The Boston Red Sox, for all intents and purposes, need the second coming of Nathan Eovaldi.

Zack Wheeler might not be an exact replica — for one, the cost of acquisition probably will be higher — but he’s been linked to Boston in trade rumors this week, and the Red Sox absolutely should pursue the New York Mets starter as they look to bolster their rotation before the July 31 deadline.

The Athletic’s Ken Rosenthal reported Monday, citing sources, that Boston was pushing to land a starting pitcher. He added the Red Sox were casting a wide net and would prefer to act sooner rather than later — a sensible approach given how quickly the market can materialize, how badly the team needs a No. 5 starter and how difficult Boston’s schedule becomes immediately after the Major League Baseball All-Star break.

Which brings us to Wheeler, a name floated in trade rumors with increased frequency in recent weeks as the Mets stumbled to a 40-50 record in the first half. Both the New York Post’s Joel Sherman and SNY’s Andy Martino have reported the Red Sox as being interested in the right-hander, who can become a free agent after this season, and it makes all the sense in the world for several reasons.

First, Wheeler is earning just under $6 million for 2019, a reasonable amount for a pitcher of his ilk and a price tag that won’t preclude the Red Sox from making the trade should they fulfill their apparent desire to remain under the $246 million luxury tax threshold.

(Madison Bumgarner — arguably the best-known pitcher available on the trade market — is earning $12 million, for comparison, and one could make a case for choosing Wheeler over the longtime San Francisco Giants ace based on recent performance.)

Second, Wheeler is a rental. While Tony La Russa, a special assistant to Red Sox president of baseball operations Dave Dombrowski, said Thursday it “probably doesn’t make a lot of sense” for Boston to acquire players set to become free agents this winter given the short-term nature of the return and the organization’s desire to replenish its farm system after trading away several notable minor leaguers in recent years, one could argue this route actually is preferable.

Rentals tend to cost less in terms of prospect capital, and the Red Sox aren’t in dire need of a starter with more than a few months of team control, as Chris Sale, David Price, Eduardo Rodriguez and Eovaldi (assuming he returns to the rotation in 2020) all are under contract through next season. Rick Porcello is the only Red Sox starter set to become a free agent, and it’s fair to wonder whether Boston could re-sign him at a reduced rate given his 2019 struggles.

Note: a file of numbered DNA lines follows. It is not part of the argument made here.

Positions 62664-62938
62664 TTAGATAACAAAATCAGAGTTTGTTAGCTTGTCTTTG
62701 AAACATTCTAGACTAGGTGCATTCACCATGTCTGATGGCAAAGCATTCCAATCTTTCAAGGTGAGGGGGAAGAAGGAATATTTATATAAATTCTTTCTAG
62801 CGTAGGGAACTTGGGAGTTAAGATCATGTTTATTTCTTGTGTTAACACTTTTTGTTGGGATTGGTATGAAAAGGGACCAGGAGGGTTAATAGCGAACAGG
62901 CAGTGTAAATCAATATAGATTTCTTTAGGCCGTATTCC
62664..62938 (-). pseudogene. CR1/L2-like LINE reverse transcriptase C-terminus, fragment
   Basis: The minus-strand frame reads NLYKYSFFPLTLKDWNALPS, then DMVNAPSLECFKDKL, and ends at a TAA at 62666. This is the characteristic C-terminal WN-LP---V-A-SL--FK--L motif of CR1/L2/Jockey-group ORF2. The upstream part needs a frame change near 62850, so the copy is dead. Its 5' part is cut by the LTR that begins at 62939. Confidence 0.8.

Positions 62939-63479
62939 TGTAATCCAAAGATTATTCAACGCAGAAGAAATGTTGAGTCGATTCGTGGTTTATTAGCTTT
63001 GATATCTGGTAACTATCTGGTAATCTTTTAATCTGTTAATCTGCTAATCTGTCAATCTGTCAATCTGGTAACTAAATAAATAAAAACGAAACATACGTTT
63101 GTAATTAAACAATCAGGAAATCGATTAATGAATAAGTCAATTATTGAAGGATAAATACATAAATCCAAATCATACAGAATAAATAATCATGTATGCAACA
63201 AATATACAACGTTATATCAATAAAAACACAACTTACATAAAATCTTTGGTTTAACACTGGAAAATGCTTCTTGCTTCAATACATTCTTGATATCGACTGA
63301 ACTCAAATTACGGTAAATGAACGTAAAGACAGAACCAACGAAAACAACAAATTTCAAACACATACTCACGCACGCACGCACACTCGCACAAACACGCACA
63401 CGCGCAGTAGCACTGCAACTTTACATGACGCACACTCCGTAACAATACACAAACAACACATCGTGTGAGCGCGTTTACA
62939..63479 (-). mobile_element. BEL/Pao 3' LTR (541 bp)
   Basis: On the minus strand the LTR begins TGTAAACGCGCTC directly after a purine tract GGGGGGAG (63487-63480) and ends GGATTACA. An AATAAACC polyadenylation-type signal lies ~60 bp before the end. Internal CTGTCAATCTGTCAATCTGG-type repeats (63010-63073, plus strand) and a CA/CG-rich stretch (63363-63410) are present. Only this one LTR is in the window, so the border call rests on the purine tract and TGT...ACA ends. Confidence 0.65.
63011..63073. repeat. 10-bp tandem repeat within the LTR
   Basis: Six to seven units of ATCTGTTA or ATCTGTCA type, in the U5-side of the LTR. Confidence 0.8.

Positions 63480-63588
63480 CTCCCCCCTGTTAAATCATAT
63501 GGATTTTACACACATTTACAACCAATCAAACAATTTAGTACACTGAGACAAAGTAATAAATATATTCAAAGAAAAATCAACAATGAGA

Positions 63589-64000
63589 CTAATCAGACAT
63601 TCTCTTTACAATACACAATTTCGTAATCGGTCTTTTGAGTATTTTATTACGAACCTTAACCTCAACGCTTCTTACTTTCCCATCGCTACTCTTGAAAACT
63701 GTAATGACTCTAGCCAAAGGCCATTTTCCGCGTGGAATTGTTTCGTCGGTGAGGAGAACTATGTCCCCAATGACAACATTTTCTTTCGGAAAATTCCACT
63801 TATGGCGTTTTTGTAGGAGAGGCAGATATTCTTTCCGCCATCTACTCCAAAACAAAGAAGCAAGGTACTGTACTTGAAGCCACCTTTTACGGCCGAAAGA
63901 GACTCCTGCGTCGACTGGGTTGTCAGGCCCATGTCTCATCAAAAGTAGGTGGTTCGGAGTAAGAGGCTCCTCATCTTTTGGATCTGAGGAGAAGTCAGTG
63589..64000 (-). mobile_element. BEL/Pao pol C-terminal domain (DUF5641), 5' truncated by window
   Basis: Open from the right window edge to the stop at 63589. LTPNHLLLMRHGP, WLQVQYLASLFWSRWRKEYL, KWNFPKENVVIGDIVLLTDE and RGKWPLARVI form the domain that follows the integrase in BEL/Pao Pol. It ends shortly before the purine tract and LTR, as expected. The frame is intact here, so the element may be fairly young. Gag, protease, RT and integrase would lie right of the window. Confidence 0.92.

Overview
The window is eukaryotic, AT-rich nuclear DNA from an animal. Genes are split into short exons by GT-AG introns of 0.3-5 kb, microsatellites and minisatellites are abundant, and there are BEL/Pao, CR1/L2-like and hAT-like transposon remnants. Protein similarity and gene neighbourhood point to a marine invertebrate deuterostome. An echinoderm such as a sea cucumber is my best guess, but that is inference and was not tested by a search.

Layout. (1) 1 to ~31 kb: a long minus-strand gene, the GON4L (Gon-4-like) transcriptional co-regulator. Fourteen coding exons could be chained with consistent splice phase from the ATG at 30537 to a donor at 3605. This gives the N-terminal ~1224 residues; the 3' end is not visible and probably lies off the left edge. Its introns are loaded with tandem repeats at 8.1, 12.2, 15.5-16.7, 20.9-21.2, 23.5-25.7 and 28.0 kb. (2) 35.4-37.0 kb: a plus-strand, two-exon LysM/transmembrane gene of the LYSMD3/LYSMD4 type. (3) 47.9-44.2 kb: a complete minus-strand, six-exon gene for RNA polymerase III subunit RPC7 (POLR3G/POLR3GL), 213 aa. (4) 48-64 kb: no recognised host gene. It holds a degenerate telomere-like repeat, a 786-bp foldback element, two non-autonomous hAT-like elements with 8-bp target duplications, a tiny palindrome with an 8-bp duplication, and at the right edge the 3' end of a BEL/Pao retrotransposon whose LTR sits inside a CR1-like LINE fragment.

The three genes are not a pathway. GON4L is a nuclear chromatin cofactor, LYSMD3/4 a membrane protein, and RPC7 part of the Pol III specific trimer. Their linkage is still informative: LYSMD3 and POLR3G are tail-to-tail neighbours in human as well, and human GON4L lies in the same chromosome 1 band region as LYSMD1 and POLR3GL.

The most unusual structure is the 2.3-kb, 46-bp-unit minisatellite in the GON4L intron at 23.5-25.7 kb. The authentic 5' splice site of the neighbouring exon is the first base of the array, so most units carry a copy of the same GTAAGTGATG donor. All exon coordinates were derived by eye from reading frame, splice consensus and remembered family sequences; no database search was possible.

Finally, Wheeler comes with about as much upside as any starter available on the trade market, at least relative to the expected cost. Bumgarner, Marcus Stroman and Trevor Bauer are among the impact arms who could be moved before July 31, but acquiring Bumgarner would send Boston soaring past the $246 million luxury tax threshold absent of additional maneuvering — a significant pitfall to consider given the harsh sanctions the franchise would face for passing the threshold in consecutive years — and the Red Sox probably don’t have the prospects necessary to win a bidding war for either Stroman or Bauer, both of whom are under club control through 2020 and therefore come with inflated price tags.

Wheeler is 6-6 with a 4.69 ERA in 19 starts this season, but his 3.65 FIP suggests he’s been better than the raw numbers indicate. He has struck out 9.8 batters per nine innings while walking just 2.6 batters per nine innings — both career-bests — and, most importantly, he’d add some much-needed stability to the No. 5 spot in Boston’s rotation, which has been occupied by a cast of randoms since Eovaldi hit the injured list following his April 17 start with an elbow issue.

Wheeler has pitched into the sixth inning in 16 of his 19 starts and into the seventh inning on 10 occasions. His 119 innings pitched ranks seventh in the majors and would be the highest total on the Red Sox, 12 more than Chris Sale’s team-leading 107 frames.

The knock on Wheeler, a first-round pick (sixth overall) in 2009, is his injury history, but this isn’t necessarily a long-term investment for the Red Sox, who still are very much in contention for a playoff spot despite an up-and-down first half. They should prioritize Wheeler’s potential over any health concerns — which should be minimal anyway given that he started 29 games in 2018 — and be aggressive in their pursuit.

The Red Sox caught lightning in a bottle last season by acquiring Eovaldi — a rental on a reasonable salary — from the Tampa Bay Rays on July 25, as the hard-throwing righty was a huge contributor in Boston’s World Series triumph. In fact, the Red Sox were so enamored with his work they signed Eovaldi to a four-year, $68 million contract over the offseason, hoping he’d be a key cog in their rotation moving forward.

Things haven’t gone according to plan this season and Eovaldi will become the Red Sox’s closer upon returning from the IL, in large part because Boston’s bullpen has been a mess in light of Craig Kimbrel and Joe Kelly leaving in free agency. But the Red Sox can’t afford to waste time pondering what could’ve been had Eovaldi stayed healthy and the rotation performed up to expectations.

The Red Sox need a starter, and Wheeler should be their top target in the trade market, with the only hesitance being if the Mets make completely irrational demands. He could be a difference-maker down the stretch and into October.

Thumbnail photo via Adam Hunger/USA TODAY Sports Images